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Struggling Chargers in Unfamiliar Territory

Rivers: Team must dig deeper, if possible

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    NEWSLETTERS

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    Norv Turner, head coach of the San Diego Chargers, looks down the sideline during a game against the Chicago Bears at Soldier Field on November 20, 2011 in Chicago, Illinois. The Bears defeated the Chargers 31-20.

    Philip Rivers can't recall losing five straight games in any competitive sport, unless dominoes count.

    Not in high school. Not during his career at North Carolina State.

    But Rivers and the San Diego Chargers have lost five straight games, the franchise's worst streak since going 0-5 to open the 2003 season. Back then, LaDainian Tomlinson and Drew Brees were in their third NFL season, and the struggling Brees was benched for five games by coach Marty Schottenheimer.

    The latest setback was a 31-20 loss at Chicago on Sunday in which Rivers threw two more interceptions and Ryan Mathews had another costly fumble. The losing streak has erased the fastest start in Norv Turner's five seasons as coach and dropped the Bolts (4-6) into last in the AFC West, two games behind Oakland with six to play.

    The Chargers have had late-season rallies under Turner to reach the playoffs, but they stumbled last December and missed the postseason. This season could hinge on Sunday's home game against Tim Tebow and the Denver Broncos, who have won three straight to jump into second place in the division.

    Rivers was asked Monday if the team's mentality this week in practice will be that the season is on the line.

    "It's hard to deny that in a lot of ways," Rivers said. "Is the season over if (we lose)? No. Who knows what can happen. But certainly we know how big this game is, just how we knew how big Chicago was and how we knew how big Oakland was and how big Green Bay was. They're all huge.

    "I hope guys don't prepare harder this week and play harder this week because that means we've been shorting ourselves the last five," Rivers said. "But I do think from a mentality, we know we've got to find a way to win this game. That's been the last mentality the last few weeks as well. If there's such a thing as digging any deeper, certainly we all need to do that."

    Against the Bears, the Chargers failed to finish again, which has become a familiar theme.

    "It's aggravating because we're preparing hard, practicing hard, playing hard," Rivers said. "In the games, we're fighting like crazy to win. There are no excuses, though. We just have to do it."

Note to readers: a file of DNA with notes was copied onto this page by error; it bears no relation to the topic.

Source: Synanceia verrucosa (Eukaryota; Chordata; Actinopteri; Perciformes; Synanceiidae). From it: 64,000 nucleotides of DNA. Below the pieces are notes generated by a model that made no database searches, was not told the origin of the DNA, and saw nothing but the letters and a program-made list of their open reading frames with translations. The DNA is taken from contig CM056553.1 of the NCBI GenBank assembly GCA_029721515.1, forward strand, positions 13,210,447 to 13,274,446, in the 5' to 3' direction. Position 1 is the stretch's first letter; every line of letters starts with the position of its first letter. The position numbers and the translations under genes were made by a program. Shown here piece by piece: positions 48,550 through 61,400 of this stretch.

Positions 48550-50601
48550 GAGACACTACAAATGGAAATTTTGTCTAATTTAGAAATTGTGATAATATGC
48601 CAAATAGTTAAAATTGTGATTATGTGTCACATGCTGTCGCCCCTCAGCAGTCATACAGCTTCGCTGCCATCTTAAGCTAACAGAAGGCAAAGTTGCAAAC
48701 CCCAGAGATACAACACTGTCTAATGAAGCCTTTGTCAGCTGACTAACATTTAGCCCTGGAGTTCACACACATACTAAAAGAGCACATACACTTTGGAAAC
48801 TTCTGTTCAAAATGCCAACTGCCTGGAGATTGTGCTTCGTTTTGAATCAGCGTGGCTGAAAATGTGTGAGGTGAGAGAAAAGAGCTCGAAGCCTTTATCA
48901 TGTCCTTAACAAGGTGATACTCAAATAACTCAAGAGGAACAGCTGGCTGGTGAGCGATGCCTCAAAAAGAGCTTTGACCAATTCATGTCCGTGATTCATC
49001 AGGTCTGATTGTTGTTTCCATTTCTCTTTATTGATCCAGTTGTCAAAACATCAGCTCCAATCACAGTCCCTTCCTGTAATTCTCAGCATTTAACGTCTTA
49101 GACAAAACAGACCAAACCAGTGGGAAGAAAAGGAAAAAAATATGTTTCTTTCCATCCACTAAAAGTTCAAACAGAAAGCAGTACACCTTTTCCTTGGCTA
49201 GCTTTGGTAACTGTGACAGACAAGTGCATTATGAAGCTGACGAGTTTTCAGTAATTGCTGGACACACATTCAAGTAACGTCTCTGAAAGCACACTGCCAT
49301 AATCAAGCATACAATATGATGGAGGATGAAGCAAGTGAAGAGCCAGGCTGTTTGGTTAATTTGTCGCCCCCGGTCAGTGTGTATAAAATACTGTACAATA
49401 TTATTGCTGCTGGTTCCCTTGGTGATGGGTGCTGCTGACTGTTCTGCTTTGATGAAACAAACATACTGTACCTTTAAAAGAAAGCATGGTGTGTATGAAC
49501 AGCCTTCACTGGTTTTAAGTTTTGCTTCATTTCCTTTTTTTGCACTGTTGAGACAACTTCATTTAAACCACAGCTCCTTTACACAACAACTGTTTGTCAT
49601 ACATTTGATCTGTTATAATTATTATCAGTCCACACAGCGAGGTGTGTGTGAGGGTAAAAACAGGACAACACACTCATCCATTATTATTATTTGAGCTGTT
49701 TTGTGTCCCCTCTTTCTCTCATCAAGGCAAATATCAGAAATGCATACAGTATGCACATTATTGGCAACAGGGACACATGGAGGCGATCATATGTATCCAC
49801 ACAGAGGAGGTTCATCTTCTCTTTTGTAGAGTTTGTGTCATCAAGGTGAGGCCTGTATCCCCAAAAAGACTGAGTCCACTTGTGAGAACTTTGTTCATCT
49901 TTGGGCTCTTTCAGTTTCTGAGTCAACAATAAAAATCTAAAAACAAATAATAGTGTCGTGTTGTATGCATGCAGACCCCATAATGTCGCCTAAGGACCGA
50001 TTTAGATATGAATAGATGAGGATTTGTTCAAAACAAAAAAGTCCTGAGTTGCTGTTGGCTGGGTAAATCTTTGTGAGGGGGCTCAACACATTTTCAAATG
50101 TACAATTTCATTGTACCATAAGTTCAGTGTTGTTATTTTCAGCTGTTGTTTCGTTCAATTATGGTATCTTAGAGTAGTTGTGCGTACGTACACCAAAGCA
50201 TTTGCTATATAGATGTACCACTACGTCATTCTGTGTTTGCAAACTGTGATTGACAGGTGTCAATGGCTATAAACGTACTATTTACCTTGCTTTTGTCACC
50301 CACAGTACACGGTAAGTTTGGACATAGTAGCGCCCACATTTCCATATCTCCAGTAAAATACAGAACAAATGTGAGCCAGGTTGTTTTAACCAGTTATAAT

Rivers has thrown a career-high 17 interceptions, which lead the NFL. He's also lost four fumbles.

    It appears that the Chargers' lack of a dominant playmaker on defense has caught up with them.

    Turner raised some eyebrows with some comments Monday.

    "We are having a tough time eliminating negative plays," Turner said. "I can show you stretches of guys playing as good as they can play. OK? That's what I'm going to tell you. There are a lot of guys that are playing as good as I believe they can play. There's some guys like (Antwan) Barnes and three or four of those guys in the front that are playing way too many snaps, that shouldn't be playing 60 snaps a game. So when you're in that situation, sometimes your deficiencies show up more than you would like them to. (Travis) LaBoy and Barnes very rarely come out of the game."

    Barnes, a fifth-year pro, has made four starts at outside linebacker in place of Shaun Phillips, who's been sidelined by a foot injury. LaBoy has started at the other outside linebacker spot, the one where former first-round draft pick Larry English would be playing if he hadn't gotten hurt.

    "Antwan Barnes is playing as hard and as well as he can play," Turner said. "But if he's playing 60 plays a game, at some point your deficiencies are going to show up."

    Chargers fans remain livid with the losing. Perhaps sensing that the Bolts could miss the playoffs for a second straight season, there's a strong clamor for team President Dean Spanos to fire Turner and general manager A.J. Smith.

    Spanos and Smith have declined interview requests.

    Turner has two years remaining on his contract, which was quietly extended the night after the Chargers' embarrassing home playoff loss to the New York Jets in January 2010. Turner was hired in 2007 after Schottenheimer was fired due to an icy relationship with Smith. Turner's overall record in three stops as a head coach is 103-111-1.

    This isn't Turner's first five-game losing streak as a head coach.

    With Washington, Turner had losing streaks of five and seven games in 1994, and a seven-game skid to open 1998. He was fired after the 13th game in 2000. His Raiders lost five straight in 2004 and their last six of 2005, which got Turner fired.

    Smith, who was promoted to GM after John Butler died of cancer in April 2003, has three years left on his contract.

    The Chargers have only three of their last seven first-round draft picks on the active roster. Shawne Merriman, Antonio Cromartie and Craig Davis are gone. The oft-injured English, who has only seven sacks in 29 games in three seasons, is out for the season. Cornerback Antoine Cason has struggled this season, although he did have an interception Sunday. The other two are Mathews and rookie defensive end Corey Liuget.

    Turner said Mathews relaxed with the ball before Charles Tillman stripped and recovered it, setting up a touchdown that gave the Bears a 31-17 lead in the third quarter.

    "It's very disappointing," Mathews said Monday. "The ball wasn't loose or anything. It was tucked away and he just made a good play."

    But he said he needs to get his pads lower so defenders won't have a full shot at the ball.